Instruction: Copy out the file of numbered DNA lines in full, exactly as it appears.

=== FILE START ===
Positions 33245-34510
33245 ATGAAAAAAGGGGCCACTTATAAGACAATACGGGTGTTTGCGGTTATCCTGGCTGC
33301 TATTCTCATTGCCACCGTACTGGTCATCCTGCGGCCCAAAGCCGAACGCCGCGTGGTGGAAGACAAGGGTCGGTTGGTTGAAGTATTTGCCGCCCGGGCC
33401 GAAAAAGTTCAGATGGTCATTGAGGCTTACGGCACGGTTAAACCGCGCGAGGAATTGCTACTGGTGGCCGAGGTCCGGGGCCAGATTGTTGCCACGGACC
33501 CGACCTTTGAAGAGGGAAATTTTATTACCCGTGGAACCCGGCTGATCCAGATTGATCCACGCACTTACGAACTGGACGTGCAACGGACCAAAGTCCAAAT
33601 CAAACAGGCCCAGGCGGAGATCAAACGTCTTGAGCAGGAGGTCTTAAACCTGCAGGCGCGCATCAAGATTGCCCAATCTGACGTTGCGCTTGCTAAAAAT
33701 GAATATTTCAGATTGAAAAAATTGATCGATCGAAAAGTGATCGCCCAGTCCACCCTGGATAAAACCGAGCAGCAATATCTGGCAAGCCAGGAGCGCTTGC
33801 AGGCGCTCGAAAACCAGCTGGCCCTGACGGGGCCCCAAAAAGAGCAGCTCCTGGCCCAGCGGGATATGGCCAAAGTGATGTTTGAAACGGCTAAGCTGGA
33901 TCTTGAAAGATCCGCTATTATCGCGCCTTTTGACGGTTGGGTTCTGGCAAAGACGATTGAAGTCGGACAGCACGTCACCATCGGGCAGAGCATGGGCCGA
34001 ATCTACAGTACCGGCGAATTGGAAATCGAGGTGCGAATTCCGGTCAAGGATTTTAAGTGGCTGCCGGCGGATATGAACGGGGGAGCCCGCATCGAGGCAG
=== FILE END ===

Positions 33245-34510
33245 ATGAAAAAAGGGGCCACTTATAAGACAATACGGGTGTTTGCGGTTATCCTGGCTGC
33301 TATTCTCATTGCCACCGTACTGGTCATCCTGCGGCCCAAAGCCGAACGCCGCGTGGTGGAAGACAAGGGTCGGTTGGTTGAAGTATTTGCCGCCCGGGCC
33401 GAAAAAGTTCAGATGGTCATTGAGGCTTACGGCACGGTTAAACCGCGCGAGGAATTGCTACTGGTGGCCGAGGTCCGGGGCCAGATTGTTGCCACGGACC
33501 CGACCTTTGAAGAGGGAAATTTTATTACCCGTGGAACCCGGCTGATCCAGATTGATCCACGCACTTACGAACTGGACGTGCAACGGACCAAAGTCCAAAT
33601 CAAACAGGCCCAGGCGGAGATCAAACGTCTTGAGCAGGAGGTCTTAAACCTGCAGGCGCGCATCAAGATTGCCCAATCTGACGTTGCGCTTGCTAAAAAT
33701 GAATATTTCAGATTGAAAAAATTGATCGATCGAAAAGTGATCGCCCAGTCCACCCTGGATAAAACCGAGCAGCAATATCTGGCAAGCCAGGAGCGCTTGC
33801 AGGCGCTCGAAAACCAGCTGGCCCTGACGGGGCCCCAAAAAGAGCAGCTCCTGGCCCAGCGGGATATGGCCAAAGTGATGTTTGAAACGGCTAAGCTGGA
33901 TCTTGAAAGATCCGCTATTATCGCGCCTTTTGACGGTTGGGTTCTGGCAAAGACGATTGAAGTCGGACAGCACGTCACCATCGGGCAGAGCATGGGCCGA
34001 ATCTACAGTACCGGCGAATTGGAAATCGAGGTGCGAATTCCGGTCAAGGATTTTAAGTGGCTGCCGGCGGATATGAACGGGGGAGCCCGCATCGAGGCAG